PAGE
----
should you have children?
Sometimes it’s hard to come up with a subject to blog about, so tonight I’ll borrow Syd’s thoughts:
If you decide not to have children, you’re also going to have to learn how to fit in to a world that doesn’t understand you. When people find out that you don’t want kids, be prepared for their shock. But take comfort in the fact that it’s not as bad as their reaction would be if they found out you were secretly a serial killer.
It’s an interesting debate. My wife and I certainly talk, with curiosity, about people we know who have chosen not to have kids. Yet ten years ago, I counted myself among those people. Until I met my wife I had little interest in having children; actually, if I’m honest with myself, I had none. I don’t know why, exactly – I had a good childhood, I was happy with family life. I simply didn’t care that much about having kids. When I look back, and try to be honest with myself, it was selfishness. I was busy with my life for a lot of years. I worked very hard, I played very hard… I traveled, I socialized. I spent a lot of time doing stuff for me. Children just seemed like they would be an inconvenience to that life. And I was right.
It’s a trite and tedious comment to say that once you have kids, everything changes. It’s true, though. My life revolved around ME until I was a husband, but even then I had plenty of time for myself. Bubelah and I were both working and could do things as separate people. We didn’t have responsibilities. Sure, we thought we did – we thought the family visits and the social events and work-related crud were responsibilities, but now I know that pales in comparison to nighttime feedings, pouring juice, wiping butts, preparing food, playtime, storytime, sicktime, and bedtime. And when work bummed me out I could take a vacation. You can’t do that with a kid. You certainly can’t do it with two (or more).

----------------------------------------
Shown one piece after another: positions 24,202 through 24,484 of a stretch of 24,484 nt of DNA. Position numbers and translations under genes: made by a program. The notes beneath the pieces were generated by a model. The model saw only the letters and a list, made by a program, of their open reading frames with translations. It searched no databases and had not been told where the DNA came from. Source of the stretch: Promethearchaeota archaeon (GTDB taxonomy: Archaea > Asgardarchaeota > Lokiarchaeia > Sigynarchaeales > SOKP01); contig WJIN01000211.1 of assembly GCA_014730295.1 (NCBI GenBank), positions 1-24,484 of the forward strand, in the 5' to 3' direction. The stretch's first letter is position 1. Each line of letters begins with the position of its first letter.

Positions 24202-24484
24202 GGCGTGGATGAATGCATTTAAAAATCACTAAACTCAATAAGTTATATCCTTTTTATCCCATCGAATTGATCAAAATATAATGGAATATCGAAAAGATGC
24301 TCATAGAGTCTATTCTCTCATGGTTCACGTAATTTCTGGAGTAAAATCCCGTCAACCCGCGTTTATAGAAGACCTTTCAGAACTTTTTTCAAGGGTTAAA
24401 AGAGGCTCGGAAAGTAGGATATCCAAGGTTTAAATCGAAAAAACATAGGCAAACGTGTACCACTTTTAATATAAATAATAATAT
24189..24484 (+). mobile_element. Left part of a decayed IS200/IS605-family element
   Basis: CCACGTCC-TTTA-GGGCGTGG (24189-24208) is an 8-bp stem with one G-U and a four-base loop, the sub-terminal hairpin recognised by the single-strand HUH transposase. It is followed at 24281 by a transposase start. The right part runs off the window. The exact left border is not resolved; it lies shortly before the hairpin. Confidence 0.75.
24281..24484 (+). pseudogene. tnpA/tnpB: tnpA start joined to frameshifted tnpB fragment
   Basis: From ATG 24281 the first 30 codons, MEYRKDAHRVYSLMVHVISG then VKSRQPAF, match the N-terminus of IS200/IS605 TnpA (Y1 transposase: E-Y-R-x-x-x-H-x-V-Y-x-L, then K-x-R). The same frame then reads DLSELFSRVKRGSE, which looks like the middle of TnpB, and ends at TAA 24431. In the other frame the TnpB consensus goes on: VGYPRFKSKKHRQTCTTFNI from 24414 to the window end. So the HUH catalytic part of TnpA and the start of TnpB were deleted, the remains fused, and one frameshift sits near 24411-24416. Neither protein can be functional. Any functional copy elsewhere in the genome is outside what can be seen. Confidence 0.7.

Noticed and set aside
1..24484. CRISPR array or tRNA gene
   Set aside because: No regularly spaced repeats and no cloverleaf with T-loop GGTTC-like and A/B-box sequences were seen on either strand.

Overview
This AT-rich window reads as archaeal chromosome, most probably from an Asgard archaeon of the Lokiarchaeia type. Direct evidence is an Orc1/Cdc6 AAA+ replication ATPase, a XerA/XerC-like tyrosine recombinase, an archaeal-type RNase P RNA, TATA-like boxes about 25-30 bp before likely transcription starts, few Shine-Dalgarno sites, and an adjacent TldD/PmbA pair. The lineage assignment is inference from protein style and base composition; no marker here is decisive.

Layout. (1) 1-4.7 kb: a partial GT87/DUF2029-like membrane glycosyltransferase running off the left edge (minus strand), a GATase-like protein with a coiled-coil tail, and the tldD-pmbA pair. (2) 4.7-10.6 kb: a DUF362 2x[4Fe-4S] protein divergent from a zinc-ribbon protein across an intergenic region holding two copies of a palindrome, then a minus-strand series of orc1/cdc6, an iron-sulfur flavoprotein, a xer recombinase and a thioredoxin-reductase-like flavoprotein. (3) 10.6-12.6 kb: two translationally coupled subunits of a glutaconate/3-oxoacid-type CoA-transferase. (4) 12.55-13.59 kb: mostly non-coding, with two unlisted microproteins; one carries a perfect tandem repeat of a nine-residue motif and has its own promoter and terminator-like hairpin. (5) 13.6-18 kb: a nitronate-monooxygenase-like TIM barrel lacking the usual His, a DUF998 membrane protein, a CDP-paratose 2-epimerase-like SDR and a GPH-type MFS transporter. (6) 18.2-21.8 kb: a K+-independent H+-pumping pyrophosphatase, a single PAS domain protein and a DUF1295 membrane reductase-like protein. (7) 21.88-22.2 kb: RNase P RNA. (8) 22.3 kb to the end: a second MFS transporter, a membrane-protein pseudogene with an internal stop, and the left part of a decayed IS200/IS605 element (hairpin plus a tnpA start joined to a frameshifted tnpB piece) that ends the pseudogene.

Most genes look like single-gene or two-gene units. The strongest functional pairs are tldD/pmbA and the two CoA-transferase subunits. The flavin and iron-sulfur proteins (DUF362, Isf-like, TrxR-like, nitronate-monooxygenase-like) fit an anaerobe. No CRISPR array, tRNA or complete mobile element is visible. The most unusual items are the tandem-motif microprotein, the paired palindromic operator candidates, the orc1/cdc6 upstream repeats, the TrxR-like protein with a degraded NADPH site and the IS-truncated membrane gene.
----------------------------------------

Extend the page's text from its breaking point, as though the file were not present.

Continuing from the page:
So I get Syd’s article. Now that I have two children I look at childless couples and – sadly – my first thought is usually “wow, too bad, I guess they can’t have kids” – as if no-one could rationally choose that path except through the accidents of biology. But then I reflect, and I think that the world would be much better off if people could seriously and thoughtfully consider their rationale for becoming parents. How often is it societal or parental or other types of pressure that lead people into thinking they ‘need’ kids? How many people NEED to reproduce? The world’s not lacking for people, last time I checked.
I’ll throw out one more trite saying: now that I have kids, I can’t even vaguely conceive of life without them. And I’m not just being sentimental, because it’s hard to have kids and many times they are just not fun. My son and I had a meltdown last night when I punished him (no bedtime book) for calling me a name shortly before bedtime. I was mad, he was mad. It wasn’t fun, and I didn’t feel the joy of parenthood at that moment. As I write this I had to jump up from the computer and put my daughter back to sleep after she cried – for no apparent reason. But I still feel an overwhelming sense of closeness to my children that’s impossible to dismiss. I’ve felt endless hours of tiredness, boredom, irritation, and so on, but those hours have been tempered by moments and flashes of pure joy – first words, hugs without reservation and the usual glowing types of experiences parents tout. They’ve been cut with many hours of cute songs, fun play, interesting outings and charming displays.
I love my kids. But does that mean everyone needs children? No. No more than my love of warm weather means everyone should move to a temperate climate. Choices are made about one’s life, and although we tend to make children a central life choice, it’s not the only choice and in many senses may be only one of many. Where to live, what work to choose, who to associate with as friends, religion, diet, money – these are all important, too. You can live a full life with children, but you can live a full life without – just as you can live a desperate life with children, or without.
What you shouldn’t do is judge other people’s choices. There’s an old saying that has always seemed to me to be the epitome of reasonableness and nightmarish lack of concern for other people: “the world needs ditchdiggers, too.” That’s harsh, but you know what? It’s true. Well, in the same sense, not everyone NEEDS to have kids. Some because they shouldn’t, and – let’s face it – some people don’t want them, even if they’d make great parents. It’s a shocking thing to say, I think, coming from a parent; but it’s true. So parents – treasure your kids. People who aren’t parents – and don’t want to be – will be just fine the way they are.